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Sin and Blindness – John 9:1-41

This post is part of an ongoing series in the study of John we are doing during January. Subscribe to the blog for daily updates in the Bible Study posts. Subscribe to the podcasts to hear our discussion of the book of John throughout this month. Join us in your daily devotions as we travel through this fascinating account of the life of Christ.

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This chapter is about blindness versus sight and the specific blindness that comes through presumptions and self-righteousness. The disciples introduce us to that blindness when they encounter a blind man and presume his blindness results from sin.

As he went along, he saw a man blind from birth. His disciples asked him, “Rabbi, who sinned, this man or his parents, that he was born blind?” John 9:1-2 (NIV) 

This is a common human assumption regarding unfortunate circumstances or events. If something difficult occurs, it must result from human error or sin. We did something wrong, and that is why the bad thing happened to us. Job’s friends spend nearly the entirety of the book of Job mistakenly trying to convince him that the series of misfortunes that befell him had to be the result of his unrighteousness. The friends were mistaken. They missed the dramatic events unfolding in the spiritual realm in the first chapter of Job that served as the true cause behind Job’s suffering. They could not see but presumed they could, and that area of blindness led them to make inaccurate judgments.

Similarly, the assumption made by the disciples about the lame man is incorrect. There is a greater design operating. Life is not simply a story of cause (sin) and effect (punishment). Understanding the world and understanding God is more complex than that.

 “Neither this man nor his parents sinned,” said Jesus, “but this happened so that the works of God might be displayed in him. John 9:3 (NIV)

To understand this chapter, it is best to recognize the healing of the blind man and its aftermath (verses 1-34) as the demonstration of Christ’s teaching about true vision and true blindness at the end of the chapter (verses 35-41).

Differing Perspectives

Everyone in this passage saw through a filter of their own biases, preconceived notions, fears, and religious loyalties. The disciples saw a blind man whose infirmity betrayed either his sins or the sins of his parents.

The Pharisees saw a man they could not make sense of, so they leaned into misjudging the man and Jesus. Rather than celebrating the miracle, they criticized Jesus:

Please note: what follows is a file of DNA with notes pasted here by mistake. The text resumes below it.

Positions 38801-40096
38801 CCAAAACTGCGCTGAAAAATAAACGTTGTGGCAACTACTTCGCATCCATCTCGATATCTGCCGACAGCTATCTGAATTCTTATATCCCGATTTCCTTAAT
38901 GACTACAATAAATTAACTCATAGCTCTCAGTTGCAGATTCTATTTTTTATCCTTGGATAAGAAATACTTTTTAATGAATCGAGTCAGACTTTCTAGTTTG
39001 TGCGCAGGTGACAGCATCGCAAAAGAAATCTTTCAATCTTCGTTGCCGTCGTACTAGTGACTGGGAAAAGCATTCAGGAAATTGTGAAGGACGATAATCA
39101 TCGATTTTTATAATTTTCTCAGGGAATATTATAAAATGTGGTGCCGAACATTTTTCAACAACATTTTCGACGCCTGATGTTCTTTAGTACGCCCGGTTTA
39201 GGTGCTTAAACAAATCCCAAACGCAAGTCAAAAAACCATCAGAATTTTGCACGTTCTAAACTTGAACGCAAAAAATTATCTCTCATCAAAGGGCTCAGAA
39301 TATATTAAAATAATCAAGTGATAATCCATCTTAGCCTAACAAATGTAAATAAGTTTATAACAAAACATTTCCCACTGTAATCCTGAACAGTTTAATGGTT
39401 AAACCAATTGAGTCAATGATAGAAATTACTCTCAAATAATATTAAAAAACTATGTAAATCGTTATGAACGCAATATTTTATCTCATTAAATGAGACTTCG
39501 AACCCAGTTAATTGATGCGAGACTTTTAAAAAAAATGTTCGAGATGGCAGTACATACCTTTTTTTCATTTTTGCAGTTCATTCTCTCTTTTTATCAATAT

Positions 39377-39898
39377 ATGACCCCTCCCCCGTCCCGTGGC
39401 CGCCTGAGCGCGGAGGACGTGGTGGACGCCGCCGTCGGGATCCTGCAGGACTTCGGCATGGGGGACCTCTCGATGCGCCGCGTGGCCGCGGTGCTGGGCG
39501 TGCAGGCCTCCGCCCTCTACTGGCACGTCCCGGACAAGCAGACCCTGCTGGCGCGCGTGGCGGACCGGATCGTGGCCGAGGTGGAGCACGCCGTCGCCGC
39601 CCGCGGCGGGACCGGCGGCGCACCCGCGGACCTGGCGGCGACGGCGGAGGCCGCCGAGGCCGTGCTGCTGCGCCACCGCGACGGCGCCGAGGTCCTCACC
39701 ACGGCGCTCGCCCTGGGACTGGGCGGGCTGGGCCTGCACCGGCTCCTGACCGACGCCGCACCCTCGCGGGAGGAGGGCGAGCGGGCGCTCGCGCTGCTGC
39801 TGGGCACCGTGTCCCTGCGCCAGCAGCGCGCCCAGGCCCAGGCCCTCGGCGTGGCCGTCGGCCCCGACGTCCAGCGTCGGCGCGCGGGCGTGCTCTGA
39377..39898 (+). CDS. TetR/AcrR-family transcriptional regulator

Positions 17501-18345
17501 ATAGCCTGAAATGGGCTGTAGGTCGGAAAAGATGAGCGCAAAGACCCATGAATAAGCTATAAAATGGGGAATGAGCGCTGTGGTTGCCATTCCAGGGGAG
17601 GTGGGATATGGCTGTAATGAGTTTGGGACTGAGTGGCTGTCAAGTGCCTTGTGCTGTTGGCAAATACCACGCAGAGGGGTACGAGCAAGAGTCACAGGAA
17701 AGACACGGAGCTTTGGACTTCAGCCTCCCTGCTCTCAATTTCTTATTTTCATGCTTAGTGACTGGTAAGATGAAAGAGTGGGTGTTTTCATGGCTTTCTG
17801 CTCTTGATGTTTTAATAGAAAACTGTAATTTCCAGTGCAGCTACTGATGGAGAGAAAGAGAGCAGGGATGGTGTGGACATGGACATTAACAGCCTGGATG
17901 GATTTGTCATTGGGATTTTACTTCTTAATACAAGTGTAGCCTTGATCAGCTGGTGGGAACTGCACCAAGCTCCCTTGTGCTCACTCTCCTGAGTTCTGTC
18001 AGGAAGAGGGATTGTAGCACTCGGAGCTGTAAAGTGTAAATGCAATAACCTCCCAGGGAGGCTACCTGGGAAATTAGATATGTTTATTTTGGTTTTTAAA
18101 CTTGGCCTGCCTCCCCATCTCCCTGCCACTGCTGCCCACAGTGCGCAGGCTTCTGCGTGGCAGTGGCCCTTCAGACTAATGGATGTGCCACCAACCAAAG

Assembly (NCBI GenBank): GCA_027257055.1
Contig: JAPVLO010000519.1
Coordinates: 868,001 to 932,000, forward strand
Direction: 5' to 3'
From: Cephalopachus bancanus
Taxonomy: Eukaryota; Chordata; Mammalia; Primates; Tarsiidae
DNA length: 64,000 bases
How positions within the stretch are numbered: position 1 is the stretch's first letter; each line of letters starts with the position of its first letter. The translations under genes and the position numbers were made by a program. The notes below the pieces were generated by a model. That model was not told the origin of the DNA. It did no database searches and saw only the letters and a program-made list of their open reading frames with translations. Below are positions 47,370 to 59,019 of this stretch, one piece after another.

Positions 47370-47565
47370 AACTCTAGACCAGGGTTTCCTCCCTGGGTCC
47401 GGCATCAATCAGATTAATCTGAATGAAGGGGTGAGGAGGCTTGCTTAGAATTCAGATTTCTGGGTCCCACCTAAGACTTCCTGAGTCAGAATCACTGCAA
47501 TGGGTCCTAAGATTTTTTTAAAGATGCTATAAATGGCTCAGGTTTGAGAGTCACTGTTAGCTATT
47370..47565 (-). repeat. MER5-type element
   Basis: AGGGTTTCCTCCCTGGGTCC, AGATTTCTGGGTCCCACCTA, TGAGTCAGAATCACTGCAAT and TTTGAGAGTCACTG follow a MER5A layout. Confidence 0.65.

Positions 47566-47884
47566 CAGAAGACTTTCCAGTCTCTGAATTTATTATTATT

Therefore some of the Pharisees said, “This Man is not from God, because He does not keep the Sabbath.” John 9:16 

When that did not work, they criticized the healed man. Spiritual blindness leads to sin and lousy judgment.

Then they reviled him and said, “You are His disciple, but we are Moses’ disciples. We know that God spoke to Moses; as for this fellow, we do not know where He is from.” They answered and said to him, “You were completely born in sins, and are you teaching us?” And they cast him out. John 9:28-29,34 (NKJV)

Even the man’s parents tried to distance themselves from him and the miracle out of fear of what might happen to them.

His parents replied, “We know this is our son and that he was born blind, but we don’t know how he can see or who healed him. Ask him. He is old enough to speak for himself.” His parents said this because they were afraid of the Jewish leaders, who had announced that anyone saying Jesus was the Messiah would be expelled from the synagogue. That’s why they said, “He is old enough. Ask him.” John 9:20-23 (NLT)

The Man Given Sight

 However, the man born blind and healed by Jesus never once presumed anything about Jesus. He simply stated the facts as he, quite literally, saw them.

 “I don’t know whether he is a sinner,” the man replied. “But I know this: I was blind, and now I can see!” John 9:25 (NLT) 

And when Jesus asked the man if he believed in the Son of God –

Jesus heard that they had cast him out; and when He had found him, He said to him, “Do you believe in the Son of God?” He answered and said, “Who is He, Lord, that I may believe in Him?” And Jesus said to him, “You have both seen Him and it is He who is talking with you.” Then he said, “Lord, I believe!” And he worshiped Him. John 9:35-38 (NKJV) 

I Was Blind, But Now I See

Jesus was the source of the man’s sight, physically and spiritually. He did not know what he did not know. He did not make presumptions. He knew that he once was blind, but now he could see. He based his knowledge of the truth upon what he could see rather than what he feared, what others wanted him to see, or what he thought he should see.

For this man who touched the grace of God, he knew what it meant to be blind. He knew what it meant to be blind and now see. There was no vagueness to that reality for him. I was blind, but now I see.

Spiritual Blindness

The Pharisees presumed they could see, but they were actually blind. They did not recognize their blindness and could not enter into actual sight.

Jesus said to them, “If you were blind, you would have no sin; but now you say, ‘We see.’ Therefore your sin remains. John 9:41 (NKJV)

Interestingly, the chapter ends back at the point where it began. The disciples made an inaccurate presumption about sin’s relation to the man’s blindness. Now Jesus brings the Pharisees back to that opening point. A recognition of their blindness would free them from sin. Instead, they refuse to recognize their inaccuracies, so their sin remains. Spiritual blindness is the cause of sin.

 

 

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JB Shreve

JB Shreve is the host of the JB Shreve podcast and the End of History podcast channels. He is the author of multiple books.

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